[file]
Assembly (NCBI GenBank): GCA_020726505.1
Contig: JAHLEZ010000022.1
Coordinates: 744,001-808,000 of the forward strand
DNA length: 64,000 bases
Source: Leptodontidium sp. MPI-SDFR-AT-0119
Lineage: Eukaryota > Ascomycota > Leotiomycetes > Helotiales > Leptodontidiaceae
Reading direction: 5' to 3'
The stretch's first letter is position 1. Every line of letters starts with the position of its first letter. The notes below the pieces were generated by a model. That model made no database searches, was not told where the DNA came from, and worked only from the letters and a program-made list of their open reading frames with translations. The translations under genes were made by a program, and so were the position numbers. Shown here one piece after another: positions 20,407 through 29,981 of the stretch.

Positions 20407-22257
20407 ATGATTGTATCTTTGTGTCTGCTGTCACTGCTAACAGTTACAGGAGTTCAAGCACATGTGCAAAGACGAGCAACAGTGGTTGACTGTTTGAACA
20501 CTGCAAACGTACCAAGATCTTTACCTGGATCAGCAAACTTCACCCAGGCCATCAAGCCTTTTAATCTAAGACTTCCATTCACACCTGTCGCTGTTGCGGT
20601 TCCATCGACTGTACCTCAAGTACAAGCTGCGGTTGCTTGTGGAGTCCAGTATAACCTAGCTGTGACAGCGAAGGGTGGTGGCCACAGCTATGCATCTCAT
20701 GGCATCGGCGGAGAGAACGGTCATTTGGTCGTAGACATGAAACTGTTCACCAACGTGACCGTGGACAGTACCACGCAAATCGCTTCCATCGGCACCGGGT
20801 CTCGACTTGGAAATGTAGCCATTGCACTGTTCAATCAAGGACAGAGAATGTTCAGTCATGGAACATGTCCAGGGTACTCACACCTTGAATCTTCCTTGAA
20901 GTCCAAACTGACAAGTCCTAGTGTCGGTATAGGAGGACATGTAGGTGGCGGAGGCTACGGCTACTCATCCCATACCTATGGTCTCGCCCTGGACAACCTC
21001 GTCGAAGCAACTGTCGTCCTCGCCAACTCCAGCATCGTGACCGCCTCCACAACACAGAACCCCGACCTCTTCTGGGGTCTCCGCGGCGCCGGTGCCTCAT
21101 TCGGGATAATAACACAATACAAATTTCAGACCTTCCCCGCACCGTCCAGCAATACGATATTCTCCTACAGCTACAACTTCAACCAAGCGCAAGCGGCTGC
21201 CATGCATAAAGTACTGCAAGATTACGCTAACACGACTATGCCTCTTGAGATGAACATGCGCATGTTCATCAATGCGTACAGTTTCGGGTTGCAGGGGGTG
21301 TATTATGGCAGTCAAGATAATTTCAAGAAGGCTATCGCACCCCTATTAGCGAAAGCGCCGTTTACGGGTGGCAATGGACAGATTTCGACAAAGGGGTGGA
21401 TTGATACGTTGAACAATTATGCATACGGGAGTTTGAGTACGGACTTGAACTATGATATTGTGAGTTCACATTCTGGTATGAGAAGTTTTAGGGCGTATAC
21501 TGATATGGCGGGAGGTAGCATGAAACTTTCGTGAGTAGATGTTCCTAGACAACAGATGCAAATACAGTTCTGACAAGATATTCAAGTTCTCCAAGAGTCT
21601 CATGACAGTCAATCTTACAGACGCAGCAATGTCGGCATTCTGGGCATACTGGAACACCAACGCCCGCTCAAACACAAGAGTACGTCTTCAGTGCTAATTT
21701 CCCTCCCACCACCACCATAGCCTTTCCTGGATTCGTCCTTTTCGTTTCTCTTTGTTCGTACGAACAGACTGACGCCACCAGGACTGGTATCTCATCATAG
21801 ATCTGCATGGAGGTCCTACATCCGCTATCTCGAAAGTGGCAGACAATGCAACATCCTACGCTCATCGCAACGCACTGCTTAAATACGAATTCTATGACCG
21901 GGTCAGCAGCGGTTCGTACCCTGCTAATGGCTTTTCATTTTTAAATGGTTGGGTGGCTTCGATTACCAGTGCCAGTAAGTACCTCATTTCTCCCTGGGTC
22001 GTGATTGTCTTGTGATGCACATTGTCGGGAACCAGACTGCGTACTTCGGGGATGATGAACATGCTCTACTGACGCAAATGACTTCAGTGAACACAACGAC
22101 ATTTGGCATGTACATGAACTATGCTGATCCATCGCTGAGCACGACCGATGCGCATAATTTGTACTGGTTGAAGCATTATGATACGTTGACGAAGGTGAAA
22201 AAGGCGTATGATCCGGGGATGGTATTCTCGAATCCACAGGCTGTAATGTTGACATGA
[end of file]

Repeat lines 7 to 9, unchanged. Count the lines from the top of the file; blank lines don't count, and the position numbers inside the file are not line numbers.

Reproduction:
Reading direction: 5' to 3'
The stretch's first letter is position 1. Every line of letters starts with the position of its first letter. The notes below the pieces were generated by a model. That model made no database searches, was not told where the DNA came from, and worked only from the letters and a program-made list of their open reading frames with translations. The translations under genes were made by a program, and so were the position numbers. Shown here one piece after another: positions 20,407 through 29,981 of the stretch.

Positions 20407-22257